Playing the “bad guy” in the 2004 film “The Terminal” Tucci sports a wire rim frame, a bit different for him as a lover of all frames acetate. If you’re interested in replicating this look check out our wire rims.
And for old time sake check out the infamous “goat” scene featuring Tucci’s character being out smarted by Viktor…
Transformers 4 (2014)
More of a futuristic look for Stanley Tucci in Transformers 4, this 3D printed matte black aviator style is very different from the usual frames we see him in. The company who produces these frames in German are called Mykita. And have developed the worlds first repeated 3d printed glasses frames.
In a quote from Mykita themselves describing the innovative material used to create the Mylon series: “The eyewear construction uses the respective material properties of stainless steel and the laser-sintered MYLON material to optimal effect, producing a perfectly balanced and lightweight frame with outstanding wearing comfort.”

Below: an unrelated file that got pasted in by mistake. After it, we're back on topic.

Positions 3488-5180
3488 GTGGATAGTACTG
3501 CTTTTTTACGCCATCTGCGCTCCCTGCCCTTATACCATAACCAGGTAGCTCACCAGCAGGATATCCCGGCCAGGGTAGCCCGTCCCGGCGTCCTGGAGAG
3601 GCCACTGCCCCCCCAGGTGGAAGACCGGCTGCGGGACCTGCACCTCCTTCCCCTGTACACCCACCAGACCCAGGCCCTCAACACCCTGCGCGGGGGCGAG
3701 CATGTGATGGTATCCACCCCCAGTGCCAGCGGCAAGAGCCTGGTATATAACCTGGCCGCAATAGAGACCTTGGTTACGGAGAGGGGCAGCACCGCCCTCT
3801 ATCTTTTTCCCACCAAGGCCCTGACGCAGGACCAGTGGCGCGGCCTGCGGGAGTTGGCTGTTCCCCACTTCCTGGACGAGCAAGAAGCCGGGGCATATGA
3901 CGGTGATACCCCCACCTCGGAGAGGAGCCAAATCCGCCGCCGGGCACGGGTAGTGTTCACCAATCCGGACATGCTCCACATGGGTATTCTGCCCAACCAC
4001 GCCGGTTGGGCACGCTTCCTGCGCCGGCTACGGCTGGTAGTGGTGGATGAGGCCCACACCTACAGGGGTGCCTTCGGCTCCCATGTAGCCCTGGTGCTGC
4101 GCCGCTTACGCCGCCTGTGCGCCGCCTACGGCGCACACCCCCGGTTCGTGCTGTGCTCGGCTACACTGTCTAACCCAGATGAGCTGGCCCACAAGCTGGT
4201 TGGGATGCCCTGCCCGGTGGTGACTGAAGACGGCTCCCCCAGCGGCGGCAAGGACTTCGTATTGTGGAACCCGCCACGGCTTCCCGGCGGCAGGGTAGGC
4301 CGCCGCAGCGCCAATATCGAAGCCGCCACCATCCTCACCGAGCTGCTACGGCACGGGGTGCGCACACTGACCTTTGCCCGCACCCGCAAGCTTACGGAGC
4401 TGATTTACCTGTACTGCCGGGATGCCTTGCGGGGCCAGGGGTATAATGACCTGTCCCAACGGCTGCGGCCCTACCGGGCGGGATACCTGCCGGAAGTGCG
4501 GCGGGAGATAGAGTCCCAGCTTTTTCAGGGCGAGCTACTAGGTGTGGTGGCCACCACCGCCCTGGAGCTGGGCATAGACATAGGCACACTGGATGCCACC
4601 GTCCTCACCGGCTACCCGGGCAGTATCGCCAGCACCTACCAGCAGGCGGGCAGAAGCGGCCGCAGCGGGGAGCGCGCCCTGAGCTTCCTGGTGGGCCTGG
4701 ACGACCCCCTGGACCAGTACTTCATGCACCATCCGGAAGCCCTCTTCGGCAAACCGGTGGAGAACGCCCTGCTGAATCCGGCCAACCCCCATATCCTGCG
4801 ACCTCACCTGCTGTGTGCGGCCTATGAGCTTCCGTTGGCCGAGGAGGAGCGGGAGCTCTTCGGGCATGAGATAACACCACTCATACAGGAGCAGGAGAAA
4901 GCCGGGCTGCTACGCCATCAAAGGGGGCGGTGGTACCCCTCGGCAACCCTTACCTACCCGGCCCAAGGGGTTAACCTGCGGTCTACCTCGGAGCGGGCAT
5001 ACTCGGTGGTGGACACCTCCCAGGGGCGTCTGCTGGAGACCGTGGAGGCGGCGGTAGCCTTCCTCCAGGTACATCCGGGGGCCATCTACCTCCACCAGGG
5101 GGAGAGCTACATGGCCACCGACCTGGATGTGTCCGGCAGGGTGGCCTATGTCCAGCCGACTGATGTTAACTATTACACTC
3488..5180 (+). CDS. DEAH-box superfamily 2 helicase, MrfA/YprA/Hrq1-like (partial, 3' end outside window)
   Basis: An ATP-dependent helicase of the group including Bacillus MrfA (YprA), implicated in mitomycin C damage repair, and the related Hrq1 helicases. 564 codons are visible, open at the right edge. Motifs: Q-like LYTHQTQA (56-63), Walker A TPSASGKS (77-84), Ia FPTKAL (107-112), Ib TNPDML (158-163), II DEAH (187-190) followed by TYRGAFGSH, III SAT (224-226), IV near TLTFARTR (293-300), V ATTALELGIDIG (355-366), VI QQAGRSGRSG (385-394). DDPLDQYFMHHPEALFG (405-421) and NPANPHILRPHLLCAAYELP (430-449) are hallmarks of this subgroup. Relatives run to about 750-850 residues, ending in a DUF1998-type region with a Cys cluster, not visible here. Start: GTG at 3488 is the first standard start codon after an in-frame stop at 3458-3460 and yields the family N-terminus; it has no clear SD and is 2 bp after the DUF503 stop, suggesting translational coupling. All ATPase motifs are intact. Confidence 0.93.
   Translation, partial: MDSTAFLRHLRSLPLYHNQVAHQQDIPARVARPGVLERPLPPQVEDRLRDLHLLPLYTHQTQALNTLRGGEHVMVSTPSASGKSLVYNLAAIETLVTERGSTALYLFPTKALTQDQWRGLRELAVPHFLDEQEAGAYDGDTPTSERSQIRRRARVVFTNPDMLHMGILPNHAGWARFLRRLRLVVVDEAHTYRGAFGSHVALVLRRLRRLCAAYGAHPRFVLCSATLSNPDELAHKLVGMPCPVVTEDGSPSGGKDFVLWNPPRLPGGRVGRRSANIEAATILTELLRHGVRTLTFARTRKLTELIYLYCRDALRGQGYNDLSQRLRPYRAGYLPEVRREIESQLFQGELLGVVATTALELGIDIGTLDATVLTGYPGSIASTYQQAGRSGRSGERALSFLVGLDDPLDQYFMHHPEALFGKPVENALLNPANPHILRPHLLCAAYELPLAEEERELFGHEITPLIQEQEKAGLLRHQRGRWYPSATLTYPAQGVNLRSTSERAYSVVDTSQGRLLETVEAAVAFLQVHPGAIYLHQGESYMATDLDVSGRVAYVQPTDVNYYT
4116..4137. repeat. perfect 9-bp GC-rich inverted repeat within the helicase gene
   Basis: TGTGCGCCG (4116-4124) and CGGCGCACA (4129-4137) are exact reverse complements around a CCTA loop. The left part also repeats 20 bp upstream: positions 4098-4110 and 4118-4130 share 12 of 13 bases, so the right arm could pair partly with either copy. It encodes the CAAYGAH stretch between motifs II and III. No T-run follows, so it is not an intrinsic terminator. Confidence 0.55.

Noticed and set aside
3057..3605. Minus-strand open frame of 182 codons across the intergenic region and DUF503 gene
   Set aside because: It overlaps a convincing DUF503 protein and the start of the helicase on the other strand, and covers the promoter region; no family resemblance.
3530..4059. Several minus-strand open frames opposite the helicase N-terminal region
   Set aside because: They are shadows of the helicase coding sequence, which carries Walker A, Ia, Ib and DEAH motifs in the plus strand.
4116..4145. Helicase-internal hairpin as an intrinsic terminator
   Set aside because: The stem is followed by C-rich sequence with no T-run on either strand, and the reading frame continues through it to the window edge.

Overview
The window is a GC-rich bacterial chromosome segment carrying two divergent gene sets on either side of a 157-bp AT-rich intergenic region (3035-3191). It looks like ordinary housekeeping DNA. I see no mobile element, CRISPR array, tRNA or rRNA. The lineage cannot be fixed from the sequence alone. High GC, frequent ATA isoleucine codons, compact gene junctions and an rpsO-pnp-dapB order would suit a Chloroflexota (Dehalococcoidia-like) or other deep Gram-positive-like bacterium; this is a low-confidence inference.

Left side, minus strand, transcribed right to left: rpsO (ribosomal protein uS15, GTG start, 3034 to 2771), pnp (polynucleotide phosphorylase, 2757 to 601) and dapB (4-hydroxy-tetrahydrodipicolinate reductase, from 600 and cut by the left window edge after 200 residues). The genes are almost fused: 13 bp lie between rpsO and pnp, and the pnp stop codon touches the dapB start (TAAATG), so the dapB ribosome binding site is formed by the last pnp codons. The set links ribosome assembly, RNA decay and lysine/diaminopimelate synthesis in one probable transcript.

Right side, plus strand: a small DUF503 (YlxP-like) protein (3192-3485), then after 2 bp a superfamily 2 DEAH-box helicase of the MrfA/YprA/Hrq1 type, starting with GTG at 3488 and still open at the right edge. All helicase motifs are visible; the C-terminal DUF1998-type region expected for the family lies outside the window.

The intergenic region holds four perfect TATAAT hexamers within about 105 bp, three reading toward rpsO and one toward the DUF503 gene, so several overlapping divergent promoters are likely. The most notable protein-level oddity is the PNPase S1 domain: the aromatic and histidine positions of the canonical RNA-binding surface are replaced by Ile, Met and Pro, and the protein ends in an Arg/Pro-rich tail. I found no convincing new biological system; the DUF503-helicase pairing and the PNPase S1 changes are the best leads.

It’s easy to see why a frame like this was used for Tucci’s character Joshua Joyce in this film. Here's a little reminder of him in action in the perfect scene giving us a good view of that frame.
Conclusion: Stanley Tucci has serious style
In case you hadn’t noticed throughout Tucci’s lengthy 40 year acting career he has never been short of stylish eyewear both on and off the screen. Sticking to his trusty black colour scheme over the years hasn’t failed him yet - well, if it ain’t broken…
But he’s not afraid to go bold with the thickness of the rim and it has served him well to stay some what ‘on-trend’ in the eyewear realm.